Home Movies Oscars: Decision to Rescind Best Song Nomination Based on Broken Rules, Nothing...

I’m so glad the Motion Picture Academy just sent out this statement about their decision to rescind the Best Song nomination for “Alone Yet Not Alone.” It had nothing to with whether it came from a Christian movie. It was all about the composer breaking the in house rules– rules he knew very well.The Academy would consider any kind of song. But the composer in this case sent out an email to voting members identifying himself. You’re not supposed to do that. The songs are supposed to be considered on their own merit, not on whether you know the songwriter. He blew it. Otherwise, “Alone” might have made the cut without issue if people liked it enough. Now, he’s alone.

Here’s the statement:

The Board of Governors’ decision to rescind the Original Song nomination for “Alone Yet Not Alone,” music by Bruce Broughton, was made thoughtfully and after careful consideration.  The Academy takes very seriously anything that undermines the integrity of the Oscars® voting process. The Board regretfully concluded that Mr. Broughton’s actions did precisely that.

The nominating process for Original Song is intended to be anonymous, with each eligible song listed only by title and the name of the film in which it is used—the idea being to prevent favoritism and promote unbiased voting.  It’s been a long-standing policy and practice of the Academy—as well as a requirement of Rule 5.3 of the 86th Academy Awards® Rules—­­to omit composer and lyricist credits from the DVD of eligible songs that are sent to members of the Music Branch.  The Academy wants members to vote for nominees based solely on the achievement of a particular song in a movie, without regard to who may have written it.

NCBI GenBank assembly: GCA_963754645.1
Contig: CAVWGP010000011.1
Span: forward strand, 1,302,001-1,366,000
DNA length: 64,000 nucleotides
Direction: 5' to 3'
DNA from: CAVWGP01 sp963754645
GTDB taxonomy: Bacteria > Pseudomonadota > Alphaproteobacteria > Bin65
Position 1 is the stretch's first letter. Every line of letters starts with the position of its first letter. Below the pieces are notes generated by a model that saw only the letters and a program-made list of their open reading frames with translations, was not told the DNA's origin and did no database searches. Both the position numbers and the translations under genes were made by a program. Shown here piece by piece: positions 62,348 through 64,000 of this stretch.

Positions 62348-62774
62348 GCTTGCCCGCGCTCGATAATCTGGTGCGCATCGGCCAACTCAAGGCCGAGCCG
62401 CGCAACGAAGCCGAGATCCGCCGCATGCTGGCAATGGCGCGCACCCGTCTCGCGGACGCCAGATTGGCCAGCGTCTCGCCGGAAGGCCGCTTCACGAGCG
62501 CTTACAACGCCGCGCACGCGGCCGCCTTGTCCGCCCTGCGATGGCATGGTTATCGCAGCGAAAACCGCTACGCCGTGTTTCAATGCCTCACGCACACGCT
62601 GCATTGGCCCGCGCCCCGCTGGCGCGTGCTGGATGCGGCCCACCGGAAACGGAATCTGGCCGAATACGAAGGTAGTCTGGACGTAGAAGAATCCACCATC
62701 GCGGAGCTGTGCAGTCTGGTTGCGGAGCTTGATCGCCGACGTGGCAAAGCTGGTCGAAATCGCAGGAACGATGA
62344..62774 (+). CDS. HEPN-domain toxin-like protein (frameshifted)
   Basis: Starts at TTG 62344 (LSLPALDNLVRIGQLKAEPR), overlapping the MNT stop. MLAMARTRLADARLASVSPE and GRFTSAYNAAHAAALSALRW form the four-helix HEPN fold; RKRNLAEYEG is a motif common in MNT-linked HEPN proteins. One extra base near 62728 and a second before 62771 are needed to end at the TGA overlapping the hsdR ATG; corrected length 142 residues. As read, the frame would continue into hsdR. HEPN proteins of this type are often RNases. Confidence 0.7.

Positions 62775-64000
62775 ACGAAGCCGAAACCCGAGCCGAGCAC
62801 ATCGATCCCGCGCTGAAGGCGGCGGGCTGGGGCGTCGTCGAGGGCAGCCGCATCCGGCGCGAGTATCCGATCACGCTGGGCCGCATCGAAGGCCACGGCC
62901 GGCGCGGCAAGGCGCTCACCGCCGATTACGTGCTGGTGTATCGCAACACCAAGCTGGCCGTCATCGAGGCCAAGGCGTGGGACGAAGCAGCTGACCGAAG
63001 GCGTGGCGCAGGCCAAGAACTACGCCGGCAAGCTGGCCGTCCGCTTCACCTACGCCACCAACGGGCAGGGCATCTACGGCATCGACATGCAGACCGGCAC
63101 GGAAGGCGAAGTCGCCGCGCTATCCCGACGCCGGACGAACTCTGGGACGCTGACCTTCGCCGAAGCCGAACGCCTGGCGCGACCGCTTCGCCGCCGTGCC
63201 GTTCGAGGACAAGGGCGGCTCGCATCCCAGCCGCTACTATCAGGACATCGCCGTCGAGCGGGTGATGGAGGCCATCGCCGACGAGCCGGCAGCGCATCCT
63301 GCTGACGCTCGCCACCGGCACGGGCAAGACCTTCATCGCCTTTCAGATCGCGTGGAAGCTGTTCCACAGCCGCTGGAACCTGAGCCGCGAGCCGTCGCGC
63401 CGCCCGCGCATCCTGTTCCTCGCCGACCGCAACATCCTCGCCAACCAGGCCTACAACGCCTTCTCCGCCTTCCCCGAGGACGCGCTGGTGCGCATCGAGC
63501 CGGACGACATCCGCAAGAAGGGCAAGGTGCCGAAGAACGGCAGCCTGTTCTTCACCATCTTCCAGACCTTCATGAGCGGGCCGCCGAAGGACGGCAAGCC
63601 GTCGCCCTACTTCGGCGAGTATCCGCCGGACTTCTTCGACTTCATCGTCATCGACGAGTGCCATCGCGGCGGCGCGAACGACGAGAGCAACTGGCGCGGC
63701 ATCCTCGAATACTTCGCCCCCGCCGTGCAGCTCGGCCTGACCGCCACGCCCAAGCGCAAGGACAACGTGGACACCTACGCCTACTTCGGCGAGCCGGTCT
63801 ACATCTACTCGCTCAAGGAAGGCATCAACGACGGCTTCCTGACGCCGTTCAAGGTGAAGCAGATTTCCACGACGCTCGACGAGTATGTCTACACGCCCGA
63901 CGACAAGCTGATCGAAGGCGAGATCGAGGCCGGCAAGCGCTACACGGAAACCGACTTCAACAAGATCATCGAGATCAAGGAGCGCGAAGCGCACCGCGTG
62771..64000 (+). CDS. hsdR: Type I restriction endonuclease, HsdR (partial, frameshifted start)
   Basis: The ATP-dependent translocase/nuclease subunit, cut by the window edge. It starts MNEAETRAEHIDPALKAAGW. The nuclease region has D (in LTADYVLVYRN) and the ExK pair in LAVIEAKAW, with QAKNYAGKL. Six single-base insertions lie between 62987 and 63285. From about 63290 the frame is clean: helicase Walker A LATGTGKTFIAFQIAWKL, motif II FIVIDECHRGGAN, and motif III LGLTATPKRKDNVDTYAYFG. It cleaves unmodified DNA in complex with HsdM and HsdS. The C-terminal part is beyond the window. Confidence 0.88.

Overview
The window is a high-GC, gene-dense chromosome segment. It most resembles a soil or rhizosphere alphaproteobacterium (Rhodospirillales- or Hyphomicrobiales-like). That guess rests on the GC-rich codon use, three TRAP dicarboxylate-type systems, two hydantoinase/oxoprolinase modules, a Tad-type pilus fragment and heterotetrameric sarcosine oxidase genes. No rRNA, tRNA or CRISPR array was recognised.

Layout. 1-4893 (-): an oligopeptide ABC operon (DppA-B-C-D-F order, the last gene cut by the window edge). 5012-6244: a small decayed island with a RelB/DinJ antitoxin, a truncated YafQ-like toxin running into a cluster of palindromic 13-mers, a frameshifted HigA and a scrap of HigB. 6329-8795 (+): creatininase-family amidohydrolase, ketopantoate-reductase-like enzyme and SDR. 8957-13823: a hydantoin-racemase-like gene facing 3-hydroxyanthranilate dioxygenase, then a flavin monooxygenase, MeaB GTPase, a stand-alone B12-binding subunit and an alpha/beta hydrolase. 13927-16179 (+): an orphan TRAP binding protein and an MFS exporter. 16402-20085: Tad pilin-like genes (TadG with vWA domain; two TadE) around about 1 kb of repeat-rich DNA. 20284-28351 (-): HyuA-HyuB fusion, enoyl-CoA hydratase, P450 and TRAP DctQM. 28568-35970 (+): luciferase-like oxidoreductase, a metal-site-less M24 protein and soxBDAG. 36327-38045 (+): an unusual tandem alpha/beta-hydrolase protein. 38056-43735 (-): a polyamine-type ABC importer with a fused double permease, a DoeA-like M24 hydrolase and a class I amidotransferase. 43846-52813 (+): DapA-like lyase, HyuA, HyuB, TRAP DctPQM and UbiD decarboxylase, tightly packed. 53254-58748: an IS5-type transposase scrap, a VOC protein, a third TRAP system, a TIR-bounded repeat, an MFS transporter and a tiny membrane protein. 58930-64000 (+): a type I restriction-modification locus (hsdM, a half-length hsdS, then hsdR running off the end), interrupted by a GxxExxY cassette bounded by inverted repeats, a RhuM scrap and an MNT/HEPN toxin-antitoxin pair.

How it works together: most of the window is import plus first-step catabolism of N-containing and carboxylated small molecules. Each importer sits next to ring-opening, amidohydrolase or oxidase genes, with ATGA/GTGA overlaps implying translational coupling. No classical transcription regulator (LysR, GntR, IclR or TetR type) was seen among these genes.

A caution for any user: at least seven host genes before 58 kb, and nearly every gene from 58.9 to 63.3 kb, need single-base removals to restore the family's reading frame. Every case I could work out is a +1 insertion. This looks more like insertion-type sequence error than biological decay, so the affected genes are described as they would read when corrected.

Mr. Broughton sent an email to at least 70 of his fellow Music Branch members—nearly one-third of the branch’s 240 members.  When he identified the song as track #57 as one he had composed, and asked voting branch members to listen to it, he took advantage of information that few other potential nominees are privy to.  As a former Academy Governor and current member of the Music Branch’s executive committee, Mr. Broughton should have been more cautious about acting in a way that made it appear as if he were taking advantage of his position to exert undue influence. At a minimum, his actions called into question whether the process was “fair and equitable,” as the Academy’s rules require. The Academy is dedicated to doing everything it can to ensure a level playing field for all potential Oscar® contenders—including those who don’t enjoy the access, knowledge, and influence of a long-standing Academy insider.

What do you think?